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The Cloud Advocate

Reuven Cohen is the Chief Cloud Advocate at Citrix

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Reuven Cohen

Reuven Cohen

An instigator, part time provocateur, bootstrapper, amateur cloud lexicographer, and purveyor of random thoughts, 140 characters at a time.

Openness In The Cloud Era

Posted by on in Cloud Computing Trends

Cloud computing is quickly becoming, or possibly has already become, the de facto way new applications are developed and deployed. The days of on-premises, device specific software for the most part, has come to end. Data and its related API’s is now the platform of choice for developers. At the forefront of this transition are online tools like the free open source hosting platform GitHub, which has become the key method for where and how developers contribute and collaborate in 2013. In many ways, GitHub is the very definition of “openness” with-in the development world with millions of hackers around the globe actively and openly collaborating with one another.

A recent post describes GitHub as “the largest online storage space of collaborative works that exists in the world. Whether you're interested in participating in this global mind meld or in researching this massive file dump of human knowledge, you need to be here.”

With millions of users and more than $100 million in funding, to say GitHub is a massive success would be putting it mildly. But it does frame a broader question. Does the source "code" matter any more? Or is it the platform and how we collaborate that matters most? Is the new definition of open source purely the ability to openly share your ideas, be it an App, a written work or something else?  Has open source as a concept evolved beyond that of source code into a philosophy on how we share and interact with one another?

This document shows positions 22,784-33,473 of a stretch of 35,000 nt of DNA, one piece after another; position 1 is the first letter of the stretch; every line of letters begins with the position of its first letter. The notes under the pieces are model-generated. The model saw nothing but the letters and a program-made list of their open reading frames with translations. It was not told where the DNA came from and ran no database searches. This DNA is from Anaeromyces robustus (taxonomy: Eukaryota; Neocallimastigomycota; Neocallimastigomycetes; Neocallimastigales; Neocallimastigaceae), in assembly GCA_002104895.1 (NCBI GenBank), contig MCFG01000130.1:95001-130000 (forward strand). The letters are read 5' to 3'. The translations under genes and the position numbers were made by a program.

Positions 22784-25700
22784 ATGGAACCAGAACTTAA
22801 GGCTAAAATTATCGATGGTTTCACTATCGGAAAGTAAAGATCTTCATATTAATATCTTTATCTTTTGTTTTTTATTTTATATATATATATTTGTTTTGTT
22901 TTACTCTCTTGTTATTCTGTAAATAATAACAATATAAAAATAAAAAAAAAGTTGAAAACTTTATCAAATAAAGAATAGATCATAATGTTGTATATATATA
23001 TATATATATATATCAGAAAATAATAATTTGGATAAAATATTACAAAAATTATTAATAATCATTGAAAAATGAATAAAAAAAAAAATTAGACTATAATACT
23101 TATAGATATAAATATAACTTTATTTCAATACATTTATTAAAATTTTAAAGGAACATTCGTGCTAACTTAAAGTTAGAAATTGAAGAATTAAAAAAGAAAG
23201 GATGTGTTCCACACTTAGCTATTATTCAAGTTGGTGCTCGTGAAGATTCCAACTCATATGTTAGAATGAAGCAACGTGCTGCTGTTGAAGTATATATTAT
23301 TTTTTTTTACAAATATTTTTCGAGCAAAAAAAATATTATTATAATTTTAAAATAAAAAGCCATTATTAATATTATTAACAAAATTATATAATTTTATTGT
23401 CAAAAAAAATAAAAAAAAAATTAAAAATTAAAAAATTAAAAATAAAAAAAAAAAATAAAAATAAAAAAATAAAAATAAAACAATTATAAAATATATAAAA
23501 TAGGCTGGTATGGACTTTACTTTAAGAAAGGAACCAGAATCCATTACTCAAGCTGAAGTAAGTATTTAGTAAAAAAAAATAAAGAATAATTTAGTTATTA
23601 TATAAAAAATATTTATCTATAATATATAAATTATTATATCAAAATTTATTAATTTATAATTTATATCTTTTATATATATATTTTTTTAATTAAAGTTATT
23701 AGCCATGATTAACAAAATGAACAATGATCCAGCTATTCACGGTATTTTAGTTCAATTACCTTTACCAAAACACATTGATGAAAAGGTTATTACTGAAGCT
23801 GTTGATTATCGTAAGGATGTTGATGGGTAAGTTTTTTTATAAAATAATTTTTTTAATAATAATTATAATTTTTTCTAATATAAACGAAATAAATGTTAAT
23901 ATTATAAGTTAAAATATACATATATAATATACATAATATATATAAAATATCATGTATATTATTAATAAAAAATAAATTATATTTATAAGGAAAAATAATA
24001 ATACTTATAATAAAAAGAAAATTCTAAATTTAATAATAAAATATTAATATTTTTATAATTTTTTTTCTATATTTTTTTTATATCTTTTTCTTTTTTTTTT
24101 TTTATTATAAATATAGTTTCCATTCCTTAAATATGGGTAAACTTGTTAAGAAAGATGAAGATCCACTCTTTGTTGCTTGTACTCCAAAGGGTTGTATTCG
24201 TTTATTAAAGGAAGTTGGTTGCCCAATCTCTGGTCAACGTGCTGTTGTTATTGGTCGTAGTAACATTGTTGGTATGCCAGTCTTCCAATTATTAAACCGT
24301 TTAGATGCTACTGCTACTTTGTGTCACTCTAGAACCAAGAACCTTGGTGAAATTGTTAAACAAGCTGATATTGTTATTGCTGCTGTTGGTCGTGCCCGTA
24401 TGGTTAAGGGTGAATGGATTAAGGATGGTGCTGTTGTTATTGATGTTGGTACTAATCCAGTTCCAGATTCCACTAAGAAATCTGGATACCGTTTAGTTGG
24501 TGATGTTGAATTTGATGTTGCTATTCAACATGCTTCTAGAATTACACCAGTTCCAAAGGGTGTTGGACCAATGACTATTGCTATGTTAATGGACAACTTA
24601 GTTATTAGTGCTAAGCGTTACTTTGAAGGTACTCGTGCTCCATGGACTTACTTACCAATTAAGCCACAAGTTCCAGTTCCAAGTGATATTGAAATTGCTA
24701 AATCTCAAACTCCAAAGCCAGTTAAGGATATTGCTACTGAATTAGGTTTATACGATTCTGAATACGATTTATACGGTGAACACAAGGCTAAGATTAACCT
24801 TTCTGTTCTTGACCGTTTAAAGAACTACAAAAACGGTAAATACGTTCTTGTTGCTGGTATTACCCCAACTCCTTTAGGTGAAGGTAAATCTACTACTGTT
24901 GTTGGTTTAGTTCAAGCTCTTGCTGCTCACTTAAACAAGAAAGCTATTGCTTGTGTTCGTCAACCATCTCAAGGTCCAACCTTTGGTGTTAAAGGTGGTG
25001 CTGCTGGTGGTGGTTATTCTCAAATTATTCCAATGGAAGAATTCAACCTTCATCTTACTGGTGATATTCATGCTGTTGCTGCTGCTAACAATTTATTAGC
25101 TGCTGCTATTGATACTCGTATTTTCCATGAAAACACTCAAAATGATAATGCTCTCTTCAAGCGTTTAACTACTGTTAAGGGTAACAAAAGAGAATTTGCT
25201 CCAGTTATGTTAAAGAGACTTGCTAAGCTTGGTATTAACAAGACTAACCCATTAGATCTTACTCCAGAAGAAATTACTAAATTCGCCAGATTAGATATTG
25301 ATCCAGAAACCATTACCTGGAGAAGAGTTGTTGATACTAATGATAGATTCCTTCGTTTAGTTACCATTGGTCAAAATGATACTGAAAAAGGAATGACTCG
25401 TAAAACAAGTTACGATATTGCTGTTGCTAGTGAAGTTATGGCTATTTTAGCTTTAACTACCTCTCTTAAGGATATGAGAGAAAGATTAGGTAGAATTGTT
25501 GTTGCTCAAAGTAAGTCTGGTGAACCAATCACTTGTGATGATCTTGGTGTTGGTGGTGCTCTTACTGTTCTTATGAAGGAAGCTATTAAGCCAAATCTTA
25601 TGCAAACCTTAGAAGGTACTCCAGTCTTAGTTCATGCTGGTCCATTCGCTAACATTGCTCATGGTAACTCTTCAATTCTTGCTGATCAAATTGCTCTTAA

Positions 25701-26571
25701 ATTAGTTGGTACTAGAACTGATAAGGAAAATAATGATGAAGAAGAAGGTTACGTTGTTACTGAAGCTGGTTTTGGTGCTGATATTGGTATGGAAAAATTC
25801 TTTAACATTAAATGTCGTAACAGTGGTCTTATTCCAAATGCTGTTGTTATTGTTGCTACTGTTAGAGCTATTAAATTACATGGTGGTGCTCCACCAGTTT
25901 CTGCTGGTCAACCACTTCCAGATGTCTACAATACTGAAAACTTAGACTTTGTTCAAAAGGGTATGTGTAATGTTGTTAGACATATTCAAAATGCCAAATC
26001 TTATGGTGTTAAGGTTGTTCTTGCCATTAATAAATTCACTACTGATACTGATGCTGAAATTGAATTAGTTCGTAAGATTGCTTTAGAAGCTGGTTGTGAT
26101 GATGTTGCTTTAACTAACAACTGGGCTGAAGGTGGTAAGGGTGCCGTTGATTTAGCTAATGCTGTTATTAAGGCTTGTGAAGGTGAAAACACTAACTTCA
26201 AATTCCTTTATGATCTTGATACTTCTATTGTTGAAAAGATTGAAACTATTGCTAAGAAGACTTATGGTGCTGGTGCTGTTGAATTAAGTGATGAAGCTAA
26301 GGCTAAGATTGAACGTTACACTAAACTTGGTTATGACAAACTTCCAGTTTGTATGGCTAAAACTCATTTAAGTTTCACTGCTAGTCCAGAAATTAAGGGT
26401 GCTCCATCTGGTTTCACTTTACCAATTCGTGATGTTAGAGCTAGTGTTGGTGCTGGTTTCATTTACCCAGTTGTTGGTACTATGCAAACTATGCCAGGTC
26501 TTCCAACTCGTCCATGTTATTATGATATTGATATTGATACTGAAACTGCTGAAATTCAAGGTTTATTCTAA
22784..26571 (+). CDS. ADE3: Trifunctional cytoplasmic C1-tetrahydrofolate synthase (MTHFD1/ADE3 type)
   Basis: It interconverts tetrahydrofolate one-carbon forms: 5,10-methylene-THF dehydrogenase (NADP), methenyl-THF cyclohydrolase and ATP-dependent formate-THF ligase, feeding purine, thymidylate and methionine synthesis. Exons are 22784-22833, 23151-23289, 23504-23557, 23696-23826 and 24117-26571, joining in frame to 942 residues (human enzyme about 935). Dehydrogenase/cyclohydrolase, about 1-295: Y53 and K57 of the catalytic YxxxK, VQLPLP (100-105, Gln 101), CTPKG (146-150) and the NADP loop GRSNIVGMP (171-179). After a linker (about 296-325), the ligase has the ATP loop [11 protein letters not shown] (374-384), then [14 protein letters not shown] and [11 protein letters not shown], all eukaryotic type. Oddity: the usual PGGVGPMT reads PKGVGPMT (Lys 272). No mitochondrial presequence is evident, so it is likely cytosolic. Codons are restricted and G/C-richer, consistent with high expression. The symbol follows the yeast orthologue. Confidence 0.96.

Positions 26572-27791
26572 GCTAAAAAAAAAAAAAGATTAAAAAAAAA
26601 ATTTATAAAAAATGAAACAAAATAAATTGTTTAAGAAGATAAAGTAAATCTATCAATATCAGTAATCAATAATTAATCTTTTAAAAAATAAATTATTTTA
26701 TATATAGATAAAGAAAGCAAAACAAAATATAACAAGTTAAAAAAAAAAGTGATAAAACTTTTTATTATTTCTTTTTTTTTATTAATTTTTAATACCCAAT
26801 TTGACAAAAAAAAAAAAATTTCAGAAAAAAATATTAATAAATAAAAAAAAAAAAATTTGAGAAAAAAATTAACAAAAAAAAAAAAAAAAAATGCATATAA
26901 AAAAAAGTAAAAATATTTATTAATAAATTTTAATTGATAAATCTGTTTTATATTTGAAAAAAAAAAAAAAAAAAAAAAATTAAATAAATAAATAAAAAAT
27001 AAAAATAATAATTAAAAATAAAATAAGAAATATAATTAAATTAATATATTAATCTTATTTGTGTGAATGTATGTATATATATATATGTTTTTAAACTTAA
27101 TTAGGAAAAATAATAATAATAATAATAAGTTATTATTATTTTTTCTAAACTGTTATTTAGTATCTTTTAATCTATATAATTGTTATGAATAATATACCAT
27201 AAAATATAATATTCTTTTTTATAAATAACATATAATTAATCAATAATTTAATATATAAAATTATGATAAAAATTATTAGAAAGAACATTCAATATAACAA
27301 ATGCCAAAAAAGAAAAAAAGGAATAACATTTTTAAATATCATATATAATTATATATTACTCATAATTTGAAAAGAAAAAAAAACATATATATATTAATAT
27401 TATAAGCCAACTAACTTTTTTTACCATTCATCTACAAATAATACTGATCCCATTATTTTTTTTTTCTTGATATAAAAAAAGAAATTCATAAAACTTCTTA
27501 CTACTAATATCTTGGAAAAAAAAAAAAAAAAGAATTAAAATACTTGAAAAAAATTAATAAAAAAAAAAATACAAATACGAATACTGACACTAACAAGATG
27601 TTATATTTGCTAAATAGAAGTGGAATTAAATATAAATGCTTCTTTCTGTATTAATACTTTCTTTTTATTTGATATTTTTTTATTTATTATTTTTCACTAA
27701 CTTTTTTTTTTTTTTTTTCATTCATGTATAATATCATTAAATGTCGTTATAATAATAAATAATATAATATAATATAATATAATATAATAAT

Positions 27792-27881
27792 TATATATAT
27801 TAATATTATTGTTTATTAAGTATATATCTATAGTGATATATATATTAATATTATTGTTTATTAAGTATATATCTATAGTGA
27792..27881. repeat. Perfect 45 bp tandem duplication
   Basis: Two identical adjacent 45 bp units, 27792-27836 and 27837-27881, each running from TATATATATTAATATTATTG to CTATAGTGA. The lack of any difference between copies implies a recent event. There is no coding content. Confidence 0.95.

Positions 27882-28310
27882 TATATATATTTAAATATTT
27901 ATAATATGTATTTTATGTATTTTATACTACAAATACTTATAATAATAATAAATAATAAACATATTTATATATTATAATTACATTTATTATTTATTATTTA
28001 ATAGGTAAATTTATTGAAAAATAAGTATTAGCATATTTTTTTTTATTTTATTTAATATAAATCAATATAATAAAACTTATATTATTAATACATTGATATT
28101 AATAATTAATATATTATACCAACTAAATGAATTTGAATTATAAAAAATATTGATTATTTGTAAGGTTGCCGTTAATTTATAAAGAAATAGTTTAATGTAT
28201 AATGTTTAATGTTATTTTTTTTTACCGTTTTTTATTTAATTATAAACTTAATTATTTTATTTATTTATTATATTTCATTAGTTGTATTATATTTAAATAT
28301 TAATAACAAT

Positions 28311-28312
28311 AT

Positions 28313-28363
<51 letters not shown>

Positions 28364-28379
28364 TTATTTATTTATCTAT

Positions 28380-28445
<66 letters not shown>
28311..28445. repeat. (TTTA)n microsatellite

My belief is that it has.

For many, the idea of openness, regardless of what form the output takes is the only option. Yet others don’t agree with this point of view. Back in 2008, Nick Carr shared his opinion in a post saying;

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I think that we can all admit that deploying a cloud infrastructure can be a complex endeavor. With so many moving parts, each with its own configuration not to mention limitations, so called fragility can become a central hurdle within the architectural blue prints of a cloud infrastructure. 

Many in the DevOps space (infrastructure as software) prefer to use the tactic of loosely coupled software components when building out clouds. This is an architecture defined by an endless number of components that come together to create a unique cloud environment. I’m not saying this is wrong, in many cases this type of approach can lead to differentiation between you and your competition. But it doesn’t necessarily make things easier, at least from the stand point of an easy to deploy and mange cloud infrastructure.

In my early exploration of CloudStack several analogies have been used to describe it to me. CloudStack has taken a much more structured approach to the packaging and deployment of a cloud platform where others in the industry have taken a much looser tact. One of my colleagues uses a shoe analogy to describe the differences saying “A loosely coupled architecture offers a seemingly endless variety of colors, sizes, and styles.  When you order it, you receive a box with soles, fabric, scissors, and instructions how to measure your foot, how to choose which blueprint to follow, how to cut the fabric, how to stitch it so it looks good, etc.  Most folks will need to engage a professional cobbler to assemble the shoe.”